Everyone’s had one of those workouts where we push ourselves just a little too hard. The next day, you’re sore, achy and can barely move. Ouch! Even if you’re in great shape, delayed onset muscle soreness – also known as DOMS – happens. It’s caused by microscopic damage or little tears to your muscle fibers, which leads to inflammation of muscles and joints. DOMS occurs after exercise that’s too intense, too challenging or went on for too long.
During the workout, you probably felt fine. DOMS doesn’t usually set in for a day or two. You’ll likely know it when you feel it, but here are some signs you overdid it at the gym.
Muscle soreness symptoms
- Achy, painful sensation in muscles; areas tender to touch
- Soreness or aching increases when muscles are stretched
- Muscle feels fatigued
- Joint and muscle stiffness
- Reduced range of motion
- Short-term muscle weakness
How to help sore muscles
Once DOMS kicks in, you may be dealing with it for 24 to 48 hours, sometime longer. Luckily, there are some things you can do to ease the pain.
The most crucial step is to really to give your muscles time to rest and repair themselves. But if the discomfort is overwhelming, there are some treatments you can try to ease stiffness and pain in the meantime.
Use a foam roller to gently roll out and stretch your sore muscles. You could also get a professional massage, but go for a “gentle” session – no deep tissue work.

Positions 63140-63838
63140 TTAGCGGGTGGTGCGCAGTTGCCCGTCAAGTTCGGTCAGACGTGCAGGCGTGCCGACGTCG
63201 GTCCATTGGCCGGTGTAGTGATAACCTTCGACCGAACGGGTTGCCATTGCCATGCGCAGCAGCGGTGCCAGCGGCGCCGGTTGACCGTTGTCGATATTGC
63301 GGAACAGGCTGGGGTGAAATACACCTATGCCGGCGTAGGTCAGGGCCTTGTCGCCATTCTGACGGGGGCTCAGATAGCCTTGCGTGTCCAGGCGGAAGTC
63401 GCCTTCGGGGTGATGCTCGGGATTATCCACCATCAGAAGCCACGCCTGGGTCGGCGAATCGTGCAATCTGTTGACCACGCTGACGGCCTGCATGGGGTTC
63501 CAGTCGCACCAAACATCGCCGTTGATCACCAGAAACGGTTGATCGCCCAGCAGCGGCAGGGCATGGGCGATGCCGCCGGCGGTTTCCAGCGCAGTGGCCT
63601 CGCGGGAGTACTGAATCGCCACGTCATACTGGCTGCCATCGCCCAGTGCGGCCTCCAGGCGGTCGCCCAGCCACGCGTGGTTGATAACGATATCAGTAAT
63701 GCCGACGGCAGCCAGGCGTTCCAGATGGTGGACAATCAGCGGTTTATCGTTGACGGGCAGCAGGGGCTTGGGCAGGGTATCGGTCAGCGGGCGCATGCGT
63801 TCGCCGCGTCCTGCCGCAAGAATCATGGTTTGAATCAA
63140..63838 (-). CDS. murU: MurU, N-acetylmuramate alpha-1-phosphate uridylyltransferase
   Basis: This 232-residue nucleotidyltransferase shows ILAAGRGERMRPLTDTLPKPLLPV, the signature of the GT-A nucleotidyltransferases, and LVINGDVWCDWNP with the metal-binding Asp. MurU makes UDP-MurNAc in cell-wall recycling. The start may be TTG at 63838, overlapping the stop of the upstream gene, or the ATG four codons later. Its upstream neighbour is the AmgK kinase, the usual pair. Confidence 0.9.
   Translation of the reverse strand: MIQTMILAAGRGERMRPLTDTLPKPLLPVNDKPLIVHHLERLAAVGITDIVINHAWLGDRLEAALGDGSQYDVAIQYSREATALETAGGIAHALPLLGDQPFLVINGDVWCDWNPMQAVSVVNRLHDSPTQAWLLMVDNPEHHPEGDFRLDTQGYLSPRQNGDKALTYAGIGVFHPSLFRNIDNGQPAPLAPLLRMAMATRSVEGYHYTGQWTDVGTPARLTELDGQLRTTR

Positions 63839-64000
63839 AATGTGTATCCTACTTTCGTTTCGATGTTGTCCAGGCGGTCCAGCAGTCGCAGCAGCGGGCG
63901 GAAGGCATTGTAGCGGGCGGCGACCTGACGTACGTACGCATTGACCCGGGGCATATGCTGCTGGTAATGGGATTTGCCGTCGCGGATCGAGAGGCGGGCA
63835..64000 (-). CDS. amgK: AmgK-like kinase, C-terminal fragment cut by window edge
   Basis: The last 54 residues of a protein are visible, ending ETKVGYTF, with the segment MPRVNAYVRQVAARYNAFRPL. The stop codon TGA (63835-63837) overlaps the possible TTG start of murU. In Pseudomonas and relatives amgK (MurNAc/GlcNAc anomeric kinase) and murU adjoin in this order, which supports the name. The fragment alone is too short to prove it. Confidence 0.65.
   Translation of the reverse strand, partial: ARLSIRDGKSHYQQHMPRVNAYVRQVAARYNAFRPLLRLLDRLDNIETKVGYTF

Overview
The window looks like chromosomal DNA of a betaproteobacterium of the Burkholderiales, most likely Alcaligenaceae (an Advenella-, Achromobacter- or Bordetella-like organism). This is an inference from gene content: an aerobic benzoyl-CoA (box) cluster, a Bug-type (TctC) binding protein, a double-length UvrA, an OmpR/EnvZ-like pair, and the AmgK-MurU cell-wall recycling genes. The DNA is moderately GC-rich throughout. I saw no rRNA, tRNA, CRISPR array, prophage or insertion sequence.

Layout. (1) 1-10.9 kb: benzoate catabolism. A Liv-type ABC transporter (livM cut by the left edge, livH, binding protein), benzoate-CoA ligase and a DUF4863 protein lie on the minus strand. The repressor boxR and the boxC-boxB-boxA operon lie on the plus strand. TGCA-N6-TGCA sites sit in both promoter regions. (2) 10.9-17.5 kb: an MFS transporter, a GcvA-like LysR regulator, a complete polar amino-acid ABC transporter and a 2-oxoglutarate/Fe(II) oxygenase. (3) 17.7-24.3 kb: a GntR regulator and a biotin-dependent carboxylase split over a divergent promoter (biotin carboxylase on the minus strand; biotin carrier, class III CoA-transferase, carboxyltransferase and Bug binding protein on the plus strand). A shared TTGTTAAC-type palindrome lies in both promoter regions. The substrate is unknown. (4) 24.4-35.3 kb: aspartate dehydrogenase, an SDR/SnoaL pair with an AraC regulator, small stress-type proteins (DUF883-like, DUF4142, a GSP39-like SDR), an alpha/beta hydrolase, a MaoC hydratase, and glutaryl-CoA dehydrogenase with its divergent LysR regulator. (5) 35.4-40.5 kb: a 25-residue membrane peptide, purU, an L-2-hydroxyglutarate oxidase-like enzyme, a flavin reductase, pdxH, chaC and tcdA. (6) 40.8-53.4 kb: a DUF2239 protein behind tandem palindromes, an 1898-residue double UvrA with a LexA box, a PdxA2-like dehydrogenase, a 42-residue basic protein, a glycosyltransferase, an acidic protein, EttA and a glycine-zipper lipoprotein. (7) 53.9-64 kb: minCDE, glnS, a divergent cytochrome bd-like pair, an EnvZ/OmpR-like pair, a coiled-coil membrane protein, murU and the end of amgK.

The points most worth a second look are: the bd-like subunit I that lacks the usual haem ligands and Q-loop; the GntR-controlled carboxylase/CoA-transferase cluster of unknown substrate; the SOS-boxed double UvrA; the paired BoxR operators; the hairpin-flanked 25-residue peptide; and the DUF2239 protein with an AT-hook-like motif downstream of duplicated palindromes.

2. Gentle stretching
Although you want to avoid excessive stretching, some mild, easy stretching can help to relieve some of the pain.
3. Take a cold bath
Some people find that a 10 to 15 minute full-body cold water bath helps to lessen DOMS. Add ice to really chill the temperature.
4. Take a warm bath
If a cold ice bath isn’t your thing, try soaking in a warm tub. “Moist heat” from a warm bath may also ease any stiffness you may be experiencing.
5. Apply topical analgesics
These products are typically a menthol-based topical creams that can help relieve muscle and joint pain. Simply apply to sore areas and let them sink in.
6. Try active recovery
Active recovery involves very low intensity and light exercise just to keep your blood flowing and muscles moving to help prevent even more stiffness. Activities such as light and gentle walking, swimming and biking all work well.
How to prevent muscle soreness
Warm up and cool down
Make sure to hydrate before, during and after your workouts.
Watch your intensity
Push your training and workouts to the next level one step at a time. Remember, there’s no rush!
Schedule rest days
Rest days are important for both your mind and body. If you have a hard time doing nothing, schedule an “active” recovery day involving a fun activity like hiking, roller blading or swimming.